Rudyard Kipling was one of the most popular and prolific British writers and poets and the first English writer to be awarded the Nobel Prize in Literature, which was given to him for “the power of observation, originality of imagination, virility of ideas, and remarkable talent for narration that characterize the creations of this world-famous author”. Highly esteemed in his time, he was later strongly criticised for his jingoism and advocacy of British imperialism; but although considered a controversial writer today, the ‘Bard of the Empire’ remains representative for his age and its mentality, and his power of story-telling stands undisputed. Kipling experimented with language and included the vernacular and dialects in his stories, he played with literary techniques, yet he never neglected suspense as a valuable means of story-telling. His stories circle around human interests, picture colonial life and deal with the point of intersection of Indian/Oriental and British life, culture and mentality. They are packed with adventure, radiate local colour and present sympathetic, sensitive and likable protagonists. In this course we will look at some of his Indian short stories, ghost stories, stories from his famous Jungle Books (familiar to any child due to Disney’s film adaptation), a handful of his ballads, maybe one of his science-fiction stories, a couple of his highly amusing Just So Stories for children and, last but not least, his captivating novel Kim, a tale about a clever Anglo-Indian orphan boy and his friendship with an old, wise Tibetan Lama that grows into an espionage story as it progresses.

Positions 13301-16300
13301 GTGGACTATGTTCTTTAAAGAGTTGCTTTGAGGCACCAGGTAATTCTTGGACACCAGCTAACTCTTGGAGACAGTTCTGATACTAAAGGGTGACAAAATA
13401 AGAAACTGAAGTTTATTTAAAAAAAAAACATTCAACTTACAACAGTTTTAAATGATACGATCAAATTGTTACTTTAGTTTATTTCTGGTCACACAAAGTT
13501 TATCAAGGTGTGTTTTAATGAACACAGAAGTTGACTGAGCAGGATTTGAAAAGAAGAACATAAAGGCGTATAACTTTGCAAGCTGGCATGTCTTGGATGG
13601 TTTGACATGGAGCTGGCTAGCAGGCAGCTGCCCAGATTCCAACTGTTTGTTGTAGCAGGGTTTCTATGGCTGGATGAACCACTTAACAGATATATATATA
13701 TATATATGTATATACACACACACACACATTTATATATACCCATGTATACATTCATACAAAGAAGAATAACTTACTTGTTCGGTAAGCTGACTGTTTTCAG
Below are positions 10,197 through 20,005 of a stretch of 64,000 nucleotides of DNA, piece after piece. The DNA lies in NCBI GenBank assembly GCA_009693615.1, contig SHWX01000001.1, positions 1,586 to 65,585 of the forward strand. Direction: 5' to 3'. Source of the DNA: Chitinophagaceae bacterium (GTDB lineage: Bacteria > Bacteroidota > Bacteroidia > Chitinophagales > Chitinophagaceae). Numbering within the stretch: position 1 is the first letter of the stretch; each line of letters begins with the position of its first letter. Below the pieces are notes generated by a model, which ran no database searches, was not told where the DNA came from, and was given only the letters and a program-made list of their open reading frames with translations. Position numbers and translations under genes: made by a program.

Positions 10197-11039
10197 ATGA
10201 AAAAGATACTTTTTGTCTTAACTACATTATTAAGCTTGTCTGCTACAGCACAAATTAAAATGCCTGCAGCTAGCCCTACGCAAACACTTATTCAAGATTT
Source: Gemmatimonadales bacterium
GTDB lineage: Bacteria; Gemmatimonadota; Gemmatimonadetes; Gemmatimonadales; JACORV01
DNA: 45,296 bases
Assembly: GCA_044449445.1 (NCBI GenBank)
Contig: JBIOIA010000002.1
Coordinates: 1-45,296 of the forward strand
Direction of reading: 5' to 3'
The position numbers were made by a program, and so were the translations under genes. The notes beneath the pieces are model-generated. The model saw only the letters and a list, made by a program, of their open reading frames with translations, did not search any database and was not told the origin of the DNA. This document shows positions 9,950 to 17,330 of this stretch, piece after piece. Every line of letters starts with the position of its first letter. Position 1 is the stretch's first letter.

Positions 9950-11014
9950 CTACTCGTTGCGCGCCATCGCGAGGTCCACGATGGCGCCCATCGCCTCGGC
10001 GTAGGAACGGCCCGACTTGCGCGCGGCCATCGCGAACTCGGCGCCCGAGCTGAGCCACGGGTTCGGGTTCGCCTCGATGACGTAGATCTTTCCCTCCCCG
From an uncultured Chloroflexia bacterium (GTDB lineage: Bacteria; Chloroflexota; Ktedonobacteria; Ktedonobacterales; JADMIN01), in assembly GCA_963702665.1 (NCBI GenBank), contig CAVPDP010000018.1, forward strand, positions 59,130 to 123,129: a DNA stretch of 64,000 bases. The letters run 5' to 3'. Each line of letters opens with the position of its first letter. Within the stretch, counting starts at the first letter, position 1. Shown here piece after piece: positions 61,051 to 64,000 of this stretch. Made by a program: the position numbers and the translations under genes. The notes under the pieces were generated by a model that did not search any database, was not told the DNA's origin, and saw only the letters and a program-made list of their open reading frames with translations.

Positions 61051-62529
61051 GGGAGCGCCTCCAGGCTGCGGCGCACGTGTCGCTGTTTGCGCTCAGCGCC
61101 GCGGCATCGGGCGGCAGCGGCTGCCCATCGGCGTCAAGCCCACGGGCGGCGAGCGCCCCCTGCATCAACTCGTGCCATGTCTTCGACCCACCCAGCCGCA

Texts for the course will partly be provided via a Semesterapparat, the Lernraum or otherwise. But some of the works you will have to purchase yourselves (see: Literaturangaben). All texts must be read and prepared by the beginning of the seminar.